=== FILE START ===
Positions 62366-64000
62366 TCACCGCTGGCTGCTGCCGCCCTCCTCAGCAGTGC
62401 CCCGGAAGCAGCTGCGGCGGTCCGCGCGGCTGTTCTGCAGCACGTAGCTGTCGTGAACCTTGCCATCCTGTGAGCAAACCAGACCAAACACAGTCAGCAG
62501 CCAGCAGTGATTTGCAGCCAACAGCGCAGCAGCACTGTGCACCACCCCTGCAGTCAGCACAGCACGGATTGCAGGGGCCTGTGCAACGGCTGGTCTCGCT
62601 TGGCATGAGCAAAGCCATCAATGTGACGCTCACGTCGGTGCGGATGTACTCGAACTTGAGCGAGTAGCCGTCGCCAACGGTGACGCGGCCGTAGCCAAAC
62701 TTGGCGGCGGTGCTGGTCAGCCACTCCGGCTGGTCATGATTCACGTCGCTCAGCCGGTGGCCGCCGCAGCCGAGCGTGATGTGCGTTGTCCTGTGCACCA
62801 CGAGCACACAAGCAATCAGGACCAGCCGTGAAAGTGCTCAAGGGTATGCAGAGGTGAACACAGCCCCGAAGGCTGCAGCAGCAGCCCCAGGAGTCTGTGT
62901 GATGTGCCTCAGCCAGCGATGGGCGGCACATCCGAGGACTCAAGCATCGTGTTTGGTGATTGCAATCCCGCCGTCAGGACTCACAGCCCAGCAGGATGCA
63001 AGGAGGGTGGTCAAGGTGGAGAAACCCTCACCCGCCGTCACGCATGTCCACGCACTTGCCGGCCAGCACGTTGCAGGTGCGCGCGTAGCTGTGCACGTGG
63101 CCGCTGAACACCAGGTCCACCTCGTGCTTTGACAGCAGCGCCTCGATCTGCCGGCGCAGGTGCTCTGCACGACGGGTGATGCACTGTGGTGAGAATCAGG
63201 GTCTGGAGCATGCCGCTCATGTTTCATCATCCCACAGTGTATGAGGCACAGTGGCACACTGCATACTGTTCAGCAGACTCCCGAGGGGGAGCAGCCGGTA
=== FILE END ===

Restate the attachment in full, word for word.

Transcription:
Positions 62366-64000
62366 TCACCGCTGGCTGCTGCCGCCCTCCTCAGCAGTGC
62401 CCCGGAAGCAGCTGCGGCGGTCCGCGCGGCTGTTCTGCAGCACGTAGCTGTCGTGAACCTTGCCATCCTGTGAGCAAACCAGACCAAACACAGTCAGCAG
62501 CCAGCAGTGATTTGCAGCCAACAGCGCAGCAGCACTGTGCACCACCCCTGCAGTCAGCACAGCACGGATTGCAGGGGCCTGTGCAACGGCTGGTCTCGCT
62601 TGGCATGAGCAAAGCCATCAATGTGACGCTCACGTCGGTGCGGATGTACTCGAACTTGAGCGAGTAGCCGTCGCCAACGGTGACGCGGCCGTAGCCAAAC
62701 TTGGCGGCGGTGCTGGTCAGCCACTCCGGCTGGTCATGATTCACGTCGCTCAGCCGGTGGCCGCCGCAGCCGAGCGTGATGTGCGTTGTCCTGTGCACCA
62801 CGAGCACACAAGCAATCAGGACCAGCCGTGAAAGTGCTCAAGGGTATGCAGAGGTGAACACAGCCCCGAAGGCTGCAGCAGCAGCCCCAGGAGTCTGTGT
62901 GATGTGCCTCAGCCAGCGATGGGCGGCACATCCGAGGACTCAAGCATCGTGTTTGGTGATTGCAATCCCGCCGTCAGGACTCACAGCCCAGCAGGATGCA
63001 AGGAGGGTGGTCAAGGTGGAGAAACCCTCACCCGCCGTCACGCATGTCCACGCACTTGCCGGCCAGCACGTTGCAGGTGCGCGCGTAGCTGTGCACGTGG
63101 CCGCTGAACACCAGGTCCACCTCGTGCTTTGACAGCAGCGCCTCGATCTGCCGGCGCAGGTGCTCTGCACGACGGGTGATGCACTGTGGTGAGAATCAGG
63201 GTCTGGAGCATGCCGCTCATGTTTCATCATCCCACAGTGTATGAGGCACAGTGGCACACTGCATACTGTTCAGCAGACTCCCGAGGGGGAGCAGCCGGTA